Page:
# Deriving Newton's 1st Law for Three-Dimensional Motion

Here is a derivation of Newton's 1st law of motion in three-dimensions. The derivation is based on the classical least-action principle. It should be evident by the end that the same process works for any number of dimensions.

Suppose a particle goes from $(x_1,y_1,z_1)$ to $(x_2,y_2,z_2)$ between time $t_1$ and time $t_2$. Suppose also that space is potential-free (and thus force-free). The action is defined as (where $E$ is the kinetic energy and $U$ is the potential energy):

$S = \int_{t_1}^{t_2} ( E - U) \, dt = \int_{t_1}^{t_2} E \, dt$

The particle will follow the path between the two points which minimizes the action. Suppose we discretize the path into $N$ constant-velocity periods. $N$ can be made arbitrarily large. For each period, the velocity is $v_k$. The action becomes:

$S = \frac{m}{2} \, \Sigma_{k=1}^{k=N} (v_{xk} ^2 + v_{yk} ^2 + v_{zk} ^2) \, \Delta t \\ \Delta t = \frac{t_2 - t_1}{N}$

The actual path must minimize the action while satisfying the constraints corresponding to the changes in position. We can use the method of Lagrange multipliers with the following Lagrangian:

$L = \frac{m}{2} \, \Sigma_{k=1}^{k=N} (v_{xk} ^2 + v_{yk} ^2 + v_{zk} ^2) \, \Delta t \\ + \lambda_x \Big ((\Sigma_{k=1}^{k=N} v_{xk} \, \Delta t) - (x_2 - x_1) \Big) \\ + \lambda_y \Big ((\Sigma_{k=1}^{k=N} v_{yk} \, \Delta t) - (y_2 - y_1) \Big) \\ + \lambda_z \Big ((\Sigma_{k=1}^{k=N} v_{zk} \, \Delta t) - (z_2 - z_1) \Big)$

Taking partial derivatives with respect to the period-specific velocities and setting to zero (per standard practice) results in:

$\frac{\partial{L}}{\partial{v_{x1}}} = m \, v_{x1} \, \Delta t + \lambda_x \, \Delta t = 0 \implies v_{x1} = -\frac{\lambda_x}{m} \\ \frac{\partial{L}}{\partial{v_{y1}}} = m \, v_{y1} \, \Delta t + \lambda_y \, \Delta t = 0 \implies v_{y1} = -\frac{\lambda_y}{m} \\ \frac{\partial{L}}{\partial{v_{z1}}} = m \, v_{z1} \, \Delta t + \lambda_z \, \Delta t = 0 \implies v_{z1} = -\frac{\lambda_z}{m} \\ \frac{\partial{L}}{\partial{v_{x2}}} = m \, v_{x2} \, \Delta t + \lambda_x \, \Delta t = 0 \implies v_{x2} = -\frac{\lambda_x}{m} \\ \frac{\partial{L}}{\partial{v_{y2}}} = m \, v_{y2} \, \Delta t + \lambda_y \, \Delta t = 0 \implies v_{y2} = -\frac{\lambda_y}{m} \\ \frac{\partial{L}}{\partial{v_{z2}}} = m \, v_{z2} \, \Delta t + \lambda_z \, \Delta t = 0 \implies v_{z2} = -\frac{\lambda_z}{m} \\ etc. \\ \implies v_{x1} = v_{x2} = v_{xk} \\ \implies v_{y1} = v_{y2} = v_{yk} \\ \implies v_{z1} = v_{z2} = v_{zk}$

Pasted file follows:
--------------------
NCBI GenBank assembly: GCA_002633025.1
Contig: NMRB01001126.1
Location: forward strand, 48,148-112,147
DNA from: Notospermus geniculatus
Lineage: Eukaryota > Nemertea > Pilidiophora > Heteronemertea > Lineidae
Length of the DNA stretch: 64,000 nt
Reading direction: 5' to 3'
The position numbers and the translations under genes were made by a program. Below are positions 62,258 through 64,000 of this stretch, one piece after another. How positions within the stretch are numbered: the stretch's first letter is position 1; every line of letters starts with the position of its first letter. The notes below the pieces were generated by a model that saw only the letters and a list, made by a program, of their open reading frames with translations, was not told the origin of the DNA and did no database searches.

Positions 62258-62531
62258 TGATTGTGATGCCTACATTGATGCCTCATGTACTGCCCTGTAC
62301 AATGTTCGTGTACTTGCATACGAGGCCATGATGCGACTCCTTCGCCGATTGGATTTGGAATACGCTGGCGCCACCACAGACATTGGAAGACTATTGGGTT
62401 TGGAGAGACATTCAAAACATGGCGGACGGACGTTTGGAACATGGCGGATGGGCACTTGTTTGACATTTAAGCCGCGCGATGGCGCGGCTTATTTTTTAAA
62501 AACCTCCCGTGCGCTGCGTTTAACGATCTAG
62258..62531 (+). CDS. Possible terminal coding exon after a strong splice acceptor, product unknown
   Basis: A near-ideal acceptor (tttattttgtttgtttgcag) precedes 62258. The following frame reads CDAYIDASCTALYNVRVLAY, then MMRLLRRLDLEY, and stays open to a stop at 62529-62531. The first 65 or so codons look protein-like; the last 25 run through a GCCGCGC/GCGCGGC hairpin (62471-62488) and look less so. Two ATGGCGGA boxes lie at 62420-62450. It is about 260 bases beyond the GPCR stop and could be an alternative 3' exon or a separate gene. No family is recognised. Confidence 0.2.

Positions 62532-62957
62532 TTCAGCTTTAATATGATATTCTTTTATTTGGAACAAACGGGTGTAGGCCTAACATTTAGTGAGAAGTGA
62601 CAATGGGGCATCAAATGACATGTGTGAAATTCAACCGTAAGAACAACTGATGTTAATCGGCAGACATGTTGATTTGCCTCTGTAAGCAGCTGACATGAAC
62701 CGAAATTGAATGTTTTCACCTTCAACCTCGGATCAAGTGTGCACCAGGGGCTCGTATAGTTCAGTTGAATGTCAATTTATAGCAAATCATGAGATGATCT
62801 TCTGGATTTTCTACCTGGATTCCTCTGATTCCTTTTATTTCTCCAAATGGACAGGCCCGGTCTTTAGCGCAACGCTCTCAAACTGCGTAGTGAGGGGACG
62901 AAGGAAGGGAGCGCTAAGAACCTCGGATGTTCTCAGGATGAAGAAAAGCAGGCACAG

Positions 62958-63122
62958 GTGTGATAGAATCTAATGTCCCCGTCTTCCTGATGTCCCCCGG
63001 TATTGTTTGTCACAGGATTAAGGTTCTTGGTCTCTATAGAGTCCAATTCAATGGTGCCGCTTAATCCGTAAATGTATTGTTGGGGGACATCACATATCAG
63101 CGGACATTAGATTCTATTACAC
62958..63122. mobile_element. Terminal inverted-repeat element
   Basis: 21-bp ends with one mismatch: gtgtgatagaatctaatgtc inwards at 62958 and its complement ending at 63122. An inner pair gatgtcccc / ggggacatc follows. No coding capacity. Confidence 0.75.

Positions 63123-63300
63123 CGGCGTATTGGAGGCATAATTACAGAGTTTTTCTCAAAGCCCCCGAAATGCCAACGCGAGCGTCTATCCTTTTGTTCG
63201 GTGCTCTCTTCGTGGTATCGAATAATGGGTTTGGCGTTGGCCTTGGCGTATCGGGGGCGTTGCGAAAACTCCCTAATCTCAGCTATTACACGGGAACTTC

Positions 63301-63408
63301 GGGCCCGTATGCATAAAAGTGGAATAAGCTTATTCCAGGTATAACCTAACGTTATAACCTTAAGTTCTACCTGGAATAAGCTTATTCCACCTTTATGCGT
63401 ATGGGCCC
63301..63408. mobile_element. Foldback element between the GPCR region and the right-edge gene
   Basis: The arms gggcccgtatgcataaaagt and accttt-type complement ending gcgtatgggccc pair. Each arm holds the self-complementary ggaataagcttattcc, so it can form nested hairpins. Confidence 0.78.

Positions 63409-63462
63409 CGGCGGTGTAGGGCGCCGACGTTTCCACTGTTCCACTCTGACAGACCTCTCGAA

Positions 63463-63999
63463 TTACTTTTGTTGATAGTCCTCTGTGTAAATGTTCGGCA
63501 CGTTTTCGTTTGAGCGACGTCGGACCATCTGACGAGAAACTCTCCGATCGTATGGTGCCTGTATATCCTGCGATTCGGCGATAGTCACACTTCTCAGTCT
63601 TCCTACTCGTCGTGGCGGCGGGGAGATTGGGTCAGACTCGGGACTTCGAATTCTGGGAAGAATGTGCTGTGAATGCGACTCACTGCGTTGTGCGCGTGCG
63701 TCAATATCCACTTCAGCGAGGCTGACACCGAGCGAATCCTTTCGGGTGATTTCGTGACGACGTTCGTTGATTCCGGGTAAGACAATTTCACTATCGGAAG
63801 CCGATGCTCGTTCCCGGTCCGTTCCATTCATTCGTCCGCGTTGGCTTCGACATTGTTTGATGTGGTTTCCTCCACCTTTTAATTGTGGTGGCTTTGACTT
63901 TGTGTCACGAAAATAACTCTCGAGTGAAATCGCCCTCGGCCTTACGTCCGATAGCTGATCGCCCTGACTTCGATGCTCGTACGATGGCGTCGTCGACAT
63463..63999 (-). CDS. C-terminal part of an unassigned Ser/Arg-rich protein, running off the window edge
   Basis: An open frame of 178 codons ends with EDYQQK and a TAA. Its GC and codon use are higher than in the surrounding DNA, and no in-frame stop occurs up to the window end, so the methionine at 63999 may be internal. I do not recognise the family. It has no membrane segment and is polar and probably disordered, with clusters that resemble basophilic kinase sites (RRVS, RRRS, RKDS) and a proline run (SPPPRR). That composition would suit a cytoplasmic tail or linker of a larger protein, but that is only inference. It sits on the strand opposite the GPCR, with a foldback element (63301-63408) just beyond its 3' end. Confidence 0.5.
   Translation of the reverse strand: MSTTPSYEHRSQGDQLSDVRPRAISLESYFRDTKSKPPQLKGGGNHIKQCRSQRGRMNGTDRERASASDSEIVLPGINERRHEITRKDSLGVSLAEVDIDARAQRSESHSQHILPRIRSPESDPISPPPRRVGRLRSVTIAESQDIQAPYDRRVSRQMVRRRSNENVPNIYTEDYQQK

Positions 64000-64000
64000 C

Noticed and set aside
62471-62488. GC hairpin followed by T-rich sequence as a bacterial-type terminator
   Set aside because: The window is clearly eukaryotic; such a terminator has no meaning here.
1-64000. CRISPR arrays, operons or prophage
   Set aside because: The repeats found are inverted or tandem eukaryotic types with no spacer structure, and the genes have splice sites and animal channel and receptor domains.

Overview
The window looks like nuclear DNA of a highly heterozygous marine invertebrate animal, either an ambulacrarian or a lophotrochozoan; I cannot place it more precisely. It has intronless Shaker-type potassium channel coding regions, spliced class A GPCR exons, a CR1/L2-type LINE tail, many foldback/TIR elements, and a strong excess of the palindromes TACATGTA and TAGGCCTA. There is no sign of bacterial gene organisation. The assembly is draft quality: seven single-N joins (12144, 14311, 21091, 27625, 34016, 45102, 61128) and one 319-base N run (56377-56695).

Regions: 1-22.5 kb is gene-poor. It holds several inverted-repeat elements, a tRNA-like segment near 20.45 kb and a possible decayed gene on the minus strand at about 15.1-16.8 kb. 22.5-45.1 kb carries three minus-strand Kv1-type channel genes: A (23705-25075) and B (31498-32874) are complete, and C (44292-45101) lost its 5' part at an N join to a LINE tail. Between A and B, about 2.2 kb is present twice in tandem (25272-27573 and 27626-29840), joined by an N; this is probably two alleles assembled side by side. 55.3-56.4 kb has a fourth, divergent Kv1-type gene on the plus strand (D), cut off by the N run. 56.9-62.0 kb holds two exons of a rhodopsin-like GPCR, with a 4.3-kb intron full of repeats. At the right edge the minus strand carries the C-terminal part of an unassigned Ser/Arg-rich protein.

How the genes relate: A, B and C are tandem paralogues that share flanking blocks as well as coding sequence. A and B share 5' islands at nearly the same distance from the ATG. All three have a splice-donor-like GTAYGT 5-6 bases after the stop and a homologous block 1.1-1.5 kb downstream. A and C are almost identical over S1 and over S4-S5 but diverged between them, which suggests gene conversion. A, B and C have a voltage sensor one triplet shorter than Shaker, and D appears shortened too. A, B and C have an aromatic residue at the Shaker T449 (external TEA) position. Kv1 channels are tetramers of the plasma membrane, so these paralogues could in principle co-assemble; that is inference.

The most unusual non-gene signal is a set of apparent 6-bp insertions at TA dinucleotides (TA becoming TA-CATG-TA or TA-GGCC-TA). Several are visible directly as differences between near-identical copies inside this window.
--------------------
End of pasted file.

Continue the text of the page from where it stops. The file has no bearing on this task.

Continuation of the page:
Thus, for motion in potential-free (force-free) three-dimensional space, the least-action principle dictates that the vector velocity must be constant.

Note by Steven Chase
11 months, 1 week ago

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Insightful analysis.

On a slightly unrelated yet interesting note, I suggest you look up Fermat's principle of least time. The principle goes on to say that the actual path traversed by a 'ray' of light is that which can be traversed in the shortest duration of time. Using this method, the laws of reflection and refraction of light can be derived. This is another variant of the Least Action Principle.

- 11 months, 1 week ago

I am going to post a problem on the "least time" principle soon. Should be fun

- 11 months, 1 week ago

The problem is up now in the Calculus section

- 11 months, 1 week ago

Just solved the problem. Thanks for posting it. It was a nice one.

- 11 months, 1 week ago